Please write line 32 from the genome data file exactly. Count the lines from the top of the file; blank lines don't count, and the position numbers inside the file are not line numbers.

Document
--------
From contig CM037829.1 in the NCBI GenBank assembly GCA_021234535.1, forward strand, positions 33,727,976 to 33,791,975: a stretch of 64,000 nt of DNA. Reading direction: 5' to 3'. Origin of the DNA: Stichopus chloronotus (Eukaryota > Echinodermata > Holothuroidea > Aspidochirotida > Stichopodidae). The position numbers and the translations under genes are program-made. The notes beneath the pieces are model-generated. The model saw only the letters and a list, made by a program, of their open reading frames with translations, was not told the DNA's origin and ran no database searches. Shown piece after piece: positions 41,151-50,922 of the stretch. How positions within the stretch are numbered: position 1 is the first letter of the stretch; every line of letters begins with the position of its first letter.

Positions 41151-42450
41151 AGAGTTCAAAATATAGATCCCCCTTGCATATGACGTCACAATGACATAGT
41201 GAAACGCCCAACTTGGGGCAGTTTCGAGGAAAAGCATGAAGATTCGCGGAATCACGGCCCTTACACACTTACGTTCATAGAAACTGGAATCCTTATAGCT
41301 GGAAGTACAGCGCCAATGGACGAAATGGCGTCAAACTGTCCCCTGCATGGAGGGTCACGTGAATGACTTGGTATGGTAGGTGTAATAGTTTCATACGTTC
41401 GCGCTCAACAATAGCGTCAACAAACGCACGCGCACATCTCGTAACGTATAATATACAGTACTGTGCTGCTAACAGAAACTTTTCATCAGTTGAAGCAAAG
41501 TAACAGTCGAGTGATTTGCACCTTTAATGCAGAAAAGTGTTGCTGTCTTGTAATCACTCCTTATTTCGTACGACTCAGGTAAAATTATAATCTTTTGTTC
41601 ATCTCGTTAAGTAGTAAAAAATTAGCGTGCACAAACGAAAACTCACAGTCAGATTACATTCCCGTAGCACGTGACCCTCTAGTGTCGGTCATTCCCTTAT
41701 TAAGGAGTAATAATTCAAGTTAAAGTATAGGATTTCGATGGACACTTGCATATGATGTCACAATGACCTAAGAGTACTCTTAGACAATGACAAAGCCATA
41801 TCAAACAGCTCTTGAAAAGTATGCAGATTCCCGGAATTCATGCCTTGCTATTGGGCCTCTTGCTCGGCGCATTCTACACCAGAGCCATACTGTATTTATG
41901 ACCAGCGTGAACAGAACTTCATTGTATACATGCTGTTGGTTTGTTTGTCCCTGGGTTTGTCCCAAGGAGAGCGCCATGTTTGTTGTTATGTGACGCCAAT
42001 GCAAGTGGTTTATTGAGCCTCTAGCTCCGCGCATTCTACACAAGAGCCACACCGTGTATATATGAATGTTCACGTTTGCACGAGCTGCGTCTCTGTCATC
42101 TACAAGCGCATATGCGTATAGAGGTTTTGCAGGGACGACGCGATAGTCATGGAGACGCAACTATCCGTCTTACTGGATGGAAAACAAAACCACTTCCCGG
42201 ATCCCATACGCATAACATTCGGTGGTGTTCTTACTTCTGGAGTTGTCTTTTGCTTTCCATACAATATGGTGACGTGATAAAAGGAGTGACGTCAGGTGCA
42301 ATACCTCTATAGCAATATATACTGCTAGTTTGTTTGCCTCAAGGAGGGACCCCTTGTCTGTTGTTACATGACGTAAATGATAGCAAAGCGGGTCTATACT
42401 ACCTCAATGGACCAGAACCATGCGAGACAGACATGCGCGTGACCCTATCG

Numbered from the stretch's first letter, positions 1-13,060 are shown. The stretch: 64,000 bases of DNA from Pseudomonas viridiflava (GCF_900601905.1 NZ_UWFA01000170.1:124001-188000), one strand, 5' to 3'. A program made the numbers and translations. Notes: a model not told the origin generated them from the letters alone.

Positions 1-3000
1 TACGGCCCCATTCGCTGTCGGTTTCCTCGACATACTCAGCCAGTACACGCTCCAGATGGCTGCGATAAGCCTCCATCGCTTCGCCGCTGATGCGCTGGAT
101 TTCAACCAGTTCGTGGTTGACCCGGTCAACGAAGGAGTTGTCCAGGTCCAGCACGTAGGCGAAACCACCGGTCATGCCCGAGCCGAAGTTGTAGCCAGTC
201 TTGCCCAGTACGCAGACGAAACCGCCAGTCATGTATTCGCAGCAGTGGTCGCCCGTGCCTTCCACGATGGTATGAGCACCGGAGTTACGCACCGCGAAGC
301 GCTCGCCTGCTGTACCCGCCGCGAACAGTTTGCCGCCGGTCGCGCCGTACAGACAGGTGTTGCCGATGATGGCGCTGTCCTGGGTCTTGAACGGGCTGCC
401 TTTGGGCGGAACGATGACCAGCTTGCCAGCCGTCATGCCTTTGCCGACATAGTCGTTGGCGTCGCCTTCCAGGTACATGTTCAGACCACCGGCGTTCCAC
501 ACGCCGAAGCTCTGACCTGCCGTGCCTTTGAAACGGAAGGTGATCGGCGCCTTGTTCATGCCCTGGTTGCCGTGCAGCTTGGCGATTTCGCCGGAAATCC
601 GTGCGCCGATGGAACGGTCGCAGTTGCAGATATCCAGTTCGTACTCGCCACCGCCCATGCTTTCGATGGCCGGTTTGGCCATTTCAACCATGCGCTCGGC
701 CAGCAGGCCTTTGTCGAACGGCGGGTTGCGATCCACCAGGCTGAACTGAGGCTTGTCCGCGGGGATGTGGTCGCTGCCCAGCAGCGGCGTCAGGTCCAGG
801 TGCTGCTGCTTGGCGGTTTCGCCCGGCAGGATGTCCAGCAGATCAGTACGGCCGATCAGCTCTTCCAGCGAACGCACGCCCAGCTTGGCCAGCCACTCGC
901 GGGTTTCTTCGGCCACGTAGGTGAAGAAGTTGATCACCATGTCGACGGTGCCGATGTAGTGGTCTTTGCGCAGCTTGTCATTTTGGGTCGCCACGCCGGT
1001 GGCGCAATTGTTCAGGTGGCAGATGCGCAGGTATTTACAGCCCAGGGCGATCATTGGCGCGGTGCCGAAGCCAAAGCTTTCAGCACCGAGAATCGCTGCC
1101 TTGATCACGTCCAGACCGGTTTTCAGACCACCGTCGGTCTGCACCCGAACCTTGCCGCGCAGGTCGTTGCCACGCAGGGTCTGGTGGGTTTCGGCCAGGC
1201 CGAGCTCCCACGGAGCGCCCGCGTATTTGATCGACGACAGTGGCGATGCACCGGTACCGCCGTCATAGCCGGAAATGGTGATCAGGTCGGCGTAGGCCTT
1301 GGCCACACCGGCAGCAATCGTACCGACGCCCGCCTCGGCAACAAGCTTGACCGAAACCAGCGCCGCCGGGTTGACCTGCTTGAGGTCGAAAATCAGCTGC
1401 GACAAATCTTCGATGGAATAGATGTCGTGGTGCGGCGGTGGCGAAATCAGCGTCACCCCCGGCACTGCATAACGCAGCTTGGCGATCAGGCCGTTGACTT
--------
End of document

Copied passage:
1301 GGCCACACCGGCAGCAATCGTACCGACGCCCGCCTCGGCAACAAGCTTGACCGAAACCAGCGCCGCCGGGTTGACCTGCTTGAGGTCGAAAATCAGCTGC